After an undefeated season, the Federal Way Hawks 10U Bantams junior football team is on a quest to compete at the Pro Football Hall of Fame World Youth Championships.
The Hawks wrapped up league play last weekend with the 10U team going undefeated in season play, but falling to the Parkland Raiders in the league championships on Nov. 16.
“We just weren’t able to seal the deal,” said head coach and Hawks Athletic Director Shaun Miller.
Four other Hawks teams also made it to the league playoffs including 8U, 9U, 11U and 12U. The 8U team also competed in the championship finals, and both 9U and 11U made it to the second round of playoffs.
Last year, the 9U team (this year’s 10U) had only 12 players, Miller told the Mirror. This year, those numbers nearly doubled as 23 players on the 10U team proved to be a strong force in the Greater Puget Sound Youth Football league.
The world youth championships are comparable to the Little League World Series of youth football, according to the website. The Pro Football Hall of Fame championships will be held Dec. 6-15 in Canton, Ohio.
The regional qualifying rounds begin Nov. 21, with Federal Way Hawks 10U competing for a top spot in the Northwest region. Two games stand between the 10U Bantams and Ohio, the first against the Bethel Braves at 5 p.m. Friday, Nov. 22 and the second at 12:30 p.m. Sunday, Nov. 24 versus the Bonney Lake Raptors. Both games will be held at Mariners High School Stadium (200 120th St. SW) in Everett.
The team with the best record after the weekend’s games will move on to nationals in Ohio the following week.
This is the first time in Federal Way Hawks history that the team has been invited to the Pro Football Hall of Fame competition.
“It’s huge, especially with everything going on with Federal Way at the moment,” said longtime organization volunteer Eileen Wilson, of the invitation. “Being able to represent our city on a national level and putting the Federal Way name out there for our youth program is amazing.”
The Federal Way Hawks success comes at a time where youth sports need a positive light, Wilson said, referencing the controversial brawl between Orting and another Federal Way youth football organization Federal Way Titans, on Nov. 2. A video widely circulated on social media of the Orting Junior Cardinals and Federal Way Titans game showed parents attacking and chasing game referees.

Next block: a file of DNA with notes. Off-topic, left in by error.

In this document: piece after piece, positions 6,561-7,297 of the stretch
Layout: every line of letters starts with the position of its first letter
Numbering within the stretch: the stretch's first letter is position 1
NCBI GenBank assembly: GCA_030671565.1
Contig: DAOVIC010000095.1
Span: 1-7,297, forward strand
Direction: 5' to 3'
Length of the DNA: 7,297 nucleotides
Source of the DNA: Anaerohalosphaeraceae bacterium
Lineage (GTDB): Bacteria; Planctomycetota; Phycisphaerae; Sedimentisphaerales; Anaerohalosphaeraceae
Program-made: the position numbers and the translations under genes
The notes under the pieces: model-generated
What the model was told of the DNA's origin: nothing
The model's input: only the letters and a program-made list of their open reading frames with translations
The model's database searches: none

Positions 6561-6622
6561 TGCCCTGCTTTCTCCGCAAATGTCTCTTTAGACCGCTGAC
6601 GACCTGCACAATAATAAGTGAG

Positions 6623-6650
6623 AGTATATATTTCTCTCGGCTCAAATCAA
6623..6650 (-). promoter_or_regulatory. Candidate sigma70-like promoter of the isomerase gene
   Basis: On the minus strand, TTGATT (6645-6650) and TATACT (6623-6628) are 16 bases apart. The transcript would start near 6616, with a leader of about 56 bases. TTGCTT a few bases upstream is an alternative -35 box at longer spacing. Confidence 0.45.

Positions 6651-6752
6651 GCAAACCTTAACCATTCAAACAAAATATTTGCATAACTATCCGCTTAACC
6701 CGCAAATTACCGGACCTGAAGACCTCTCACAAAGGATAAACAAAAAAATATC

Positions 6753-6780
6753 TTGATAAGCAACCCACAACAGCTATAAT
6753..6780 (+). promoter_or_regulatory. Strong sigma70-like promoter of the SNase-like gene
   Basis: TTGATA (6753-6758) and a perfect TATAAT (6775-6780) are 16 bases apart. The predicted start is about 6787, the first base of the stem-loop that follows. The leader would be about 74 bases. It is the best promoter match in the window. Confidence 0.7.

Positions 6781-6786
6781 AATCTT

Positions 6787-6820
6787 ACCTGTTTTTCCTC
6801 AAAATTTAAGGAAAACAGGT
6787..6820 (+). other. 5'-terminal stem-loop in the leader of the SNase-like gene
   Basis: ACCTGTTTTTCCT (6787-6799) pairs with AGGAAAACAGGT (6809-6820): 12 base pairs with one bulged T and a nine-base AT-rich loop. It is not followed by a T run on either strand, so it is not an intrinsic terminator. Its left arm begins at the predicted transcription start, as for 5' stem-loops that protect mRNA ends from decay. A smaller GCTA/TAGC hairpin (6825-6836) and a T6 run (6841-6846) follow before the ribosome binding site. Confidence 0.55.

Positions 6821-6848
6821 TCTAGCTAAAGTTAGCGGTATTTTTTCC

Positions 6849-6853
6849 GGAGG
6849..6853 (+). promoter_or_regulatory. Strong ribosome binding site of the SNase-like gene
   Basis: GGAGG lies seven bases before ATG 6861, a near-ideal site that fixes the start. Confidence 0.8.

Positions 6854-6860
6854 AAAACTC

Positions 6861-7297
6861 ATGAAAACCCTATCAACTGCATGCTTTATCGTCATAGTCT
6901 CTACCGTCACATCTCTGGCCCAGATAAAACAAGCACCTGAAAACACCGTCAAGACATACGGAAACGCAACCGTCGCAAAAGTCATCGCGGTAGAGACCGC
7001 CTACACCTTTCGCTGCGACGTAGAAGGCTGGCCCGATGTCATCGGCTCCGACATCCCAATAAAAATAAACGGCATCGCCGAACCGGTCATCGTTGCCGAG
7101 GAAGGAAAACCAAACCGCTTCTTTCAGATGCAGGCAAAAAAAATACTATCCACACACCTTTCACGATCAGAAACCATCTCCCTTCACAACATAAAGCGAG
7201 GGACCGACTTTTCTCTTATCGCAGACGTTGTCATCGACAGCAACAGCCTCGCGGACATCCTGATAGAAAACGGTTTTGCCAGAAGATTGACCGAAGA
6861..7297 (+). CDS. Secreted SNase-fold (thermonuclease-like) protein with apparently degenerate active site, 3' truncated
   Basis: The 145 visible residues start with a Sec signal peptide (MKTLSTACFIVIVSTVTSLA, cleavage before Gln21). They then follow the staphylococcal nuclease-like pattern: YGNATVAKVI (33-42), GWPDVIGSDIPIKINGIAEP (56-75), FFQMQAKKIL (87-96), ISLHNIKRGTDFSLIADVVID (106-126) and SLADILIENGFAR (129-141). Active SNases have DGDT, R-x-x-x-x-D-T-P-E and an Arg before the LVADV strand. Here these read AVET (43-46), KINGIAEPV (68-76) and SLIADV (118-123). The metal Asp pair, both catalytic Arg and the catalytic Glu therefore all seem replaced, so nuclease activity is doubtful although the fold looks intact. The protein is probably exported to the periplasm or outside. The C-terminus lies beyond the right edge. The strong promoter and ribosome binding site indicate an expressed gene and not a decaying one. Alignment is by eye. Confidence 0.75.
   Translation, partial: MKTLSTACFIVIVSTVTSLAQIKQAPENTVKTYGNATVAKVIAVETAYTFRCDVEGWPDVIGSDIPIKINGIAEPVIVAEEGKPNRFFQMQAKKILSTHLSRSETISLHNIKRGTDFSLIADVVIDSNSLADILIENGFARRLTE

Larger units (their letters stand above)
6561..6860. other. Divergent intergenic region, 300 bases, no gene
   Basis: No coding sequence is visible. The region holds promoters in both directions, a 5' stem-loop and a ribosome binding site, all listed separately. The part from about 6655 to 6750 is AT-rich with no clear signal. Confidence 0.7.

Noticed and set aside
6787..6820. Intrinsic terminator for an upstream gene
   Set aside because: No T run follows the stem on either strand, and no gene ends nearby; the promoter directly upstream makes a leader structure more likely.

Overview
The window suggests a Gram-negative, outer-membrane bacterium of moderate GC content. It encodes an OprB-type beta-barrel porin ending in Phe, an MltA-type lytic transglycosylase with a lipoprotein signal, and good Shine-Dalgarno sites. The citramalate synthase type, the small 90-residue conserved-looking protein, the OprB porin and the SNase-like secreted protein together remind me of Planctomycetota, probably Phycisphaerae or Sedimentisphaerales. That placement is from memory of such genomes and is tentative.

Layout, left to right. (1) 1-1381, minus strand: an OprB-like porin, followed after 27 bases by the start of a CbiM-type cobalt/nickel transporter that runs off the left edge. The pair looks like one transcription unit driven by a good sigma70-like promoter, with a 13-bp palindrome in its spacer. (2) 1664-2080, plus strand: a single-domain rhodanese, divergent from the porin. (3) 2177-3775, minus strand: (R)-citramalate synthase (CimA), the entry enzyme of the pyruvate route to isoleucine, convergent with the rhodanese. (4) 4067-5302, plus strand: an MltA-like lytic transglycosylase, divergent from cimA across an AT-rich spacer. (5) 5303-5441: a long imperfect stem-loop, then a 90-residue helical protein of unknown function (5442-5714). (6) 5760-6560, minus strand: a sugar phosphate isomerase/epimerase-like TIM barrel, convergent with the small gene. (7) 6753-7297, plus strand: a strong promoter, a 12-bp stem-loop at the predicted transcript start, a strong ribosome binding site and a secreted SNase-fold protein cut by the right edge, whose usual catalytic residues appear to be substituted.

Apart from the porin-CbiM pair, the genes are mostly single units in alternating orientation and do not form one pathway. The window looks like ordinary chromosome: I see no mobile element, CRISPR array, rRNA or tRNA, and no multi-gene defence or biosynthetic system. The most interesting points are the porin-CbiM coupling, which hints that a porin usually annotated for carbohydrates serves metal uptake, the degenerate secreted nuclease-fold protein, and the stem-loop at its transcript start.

“There’s a big confusion between the two [organizations],” she said, adding that the Hawks have received some angry and mean messages via social media since the incident. “People aren’t being very nice.”
Miller said incidents like the fight are a “black eye” for youth sports.
“In youth sport, tensions get high and our relationships with our parents mitigate any issues like that,” Miller said. “We’ve never had issues with refs or coaches or parents being physically accosted …”
The Hawks have been around since the 1970s, impacting the lives of thousands of kids in Federal Way over the years.
“From where we started to where we’ve come, we’ve made great strides,” Miller said, adding that the “family-oriented” culture of the Hawks, including weekly potlucks and game play film reviews at parents’ houses, is what builds a bond with both kids and their families.
The Federal Way Hawks have set up a GoFundMe account with the fundraising goal of $25,000 to take the team of 23 athletes to Ohio.
“They’ve worked so hard this season with their undefeated season,” Wilson said. “They all deserve to go.”
An angel on the sidelines
Liny Dannis Frost, a dedicated mother of a Hawks player and wife of assistant coach Lavell Frost, died from cancer earlier this month, Federal Way Hawks officials confirmed.
“She was always on the sidelines up until a week before she passed,” Wilson said. “You could always see her on the sidelines cheering her son on.”
The team dedicated their final home game to Liny Dannis Frost, which also happened to be the last game she attended. At the game, her son made a touchdown and the team, after all of the players signed it, presented the game ball to Liny.
After she passed, the Hawks held a tribute for Liny on Nov. 9, taking a moment of silence after placing her sideline chair, inscribed with her name, on the 50-yard line.
Each member of the Hawks 10U team held a white rose during the honoring ceremony, then gave the roses to Liny’s sister and her daughter.
“I don’t know if you guys know how much she cared about you guys and how much she loved you,” Frost shared at the Federal Way Hawks banquet on Nov. 16.
As Liny Frost’s battle with cancer weathered hard on her, she was left with the use of only one arm and little-to-no energy, Lavell Frost told the crowd at the banquet. On the morning of the game, Lamar Frost peeked into her room to find Liny awake and dressed for the game — determined to see her son play.
“I was amazed at her strength and resilience to come out and cheer you guys on,” Frost said. “I just want you guys to know my wife, she loved you guys dearly, like her sons. She would’ve done anything to stay here to see us finish the season.”
To make a donation and help send the Federal Way Hawks 10U team to the Pro Football Hall of Fame World Youth Championships, visit the team’s GoFundMe page.